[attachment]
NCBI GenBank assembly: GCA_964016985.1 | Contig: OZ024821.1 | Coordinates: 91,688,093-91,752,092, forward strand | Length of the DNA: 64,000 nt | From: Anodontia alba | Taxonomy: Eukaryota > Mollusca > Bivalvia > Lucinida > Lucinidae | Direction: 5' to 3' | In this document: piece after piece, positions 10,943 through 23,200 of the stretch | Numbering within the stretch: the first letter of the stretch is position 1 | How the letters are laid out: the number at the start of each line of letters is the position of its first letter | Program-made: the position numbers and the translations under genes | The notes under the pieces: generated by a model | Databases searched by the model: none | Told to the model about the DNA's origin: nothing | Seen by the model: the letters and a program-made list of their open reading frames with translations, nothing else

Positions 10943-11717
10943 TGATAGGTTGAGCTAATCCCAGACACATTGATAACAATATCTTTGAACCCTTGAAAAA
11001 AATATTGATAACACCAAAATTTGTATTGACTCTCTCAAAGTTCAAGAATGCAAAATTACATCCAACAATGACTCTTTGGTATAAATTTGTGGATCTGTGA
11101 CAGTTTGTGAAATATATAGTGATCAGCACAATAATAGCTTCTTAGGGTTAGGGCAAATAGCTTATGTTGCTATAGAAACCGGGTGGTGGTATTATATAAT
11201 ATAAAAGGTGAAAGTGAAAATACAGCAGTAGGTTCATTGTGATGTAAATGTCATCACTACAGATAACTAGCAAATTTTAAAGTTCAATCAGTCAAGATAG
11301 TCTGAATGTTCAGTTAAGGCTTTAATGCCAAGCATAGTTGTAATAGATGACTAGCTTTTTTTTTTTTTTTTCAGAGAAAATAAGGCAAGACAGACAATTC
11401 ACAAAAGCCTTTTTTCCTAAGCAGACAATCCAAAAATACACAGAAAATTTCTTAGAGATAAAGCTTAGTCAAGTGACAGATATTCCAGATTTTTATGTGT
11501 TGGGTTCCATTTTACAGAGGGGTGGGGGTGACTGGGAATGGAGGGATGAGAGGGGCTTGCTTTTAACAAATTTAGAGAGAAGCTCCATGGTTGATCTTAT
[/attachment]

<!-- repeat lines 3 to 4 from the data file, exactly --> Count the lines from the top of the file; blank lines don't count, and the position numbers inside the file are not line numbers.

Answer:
10943 TGATAGGTTGAGCTAATCCCAGACACATTGATAACAATATCTTTGAACCCTTGAAAAA
11001 AATATTGATAACACCAAAATTTGTATTGACTCTCTCAAAGTTCAAGAATGCAAAATTACATCCAACAATGACTCTTTGGTATAAATTTGTGGATCTGTGA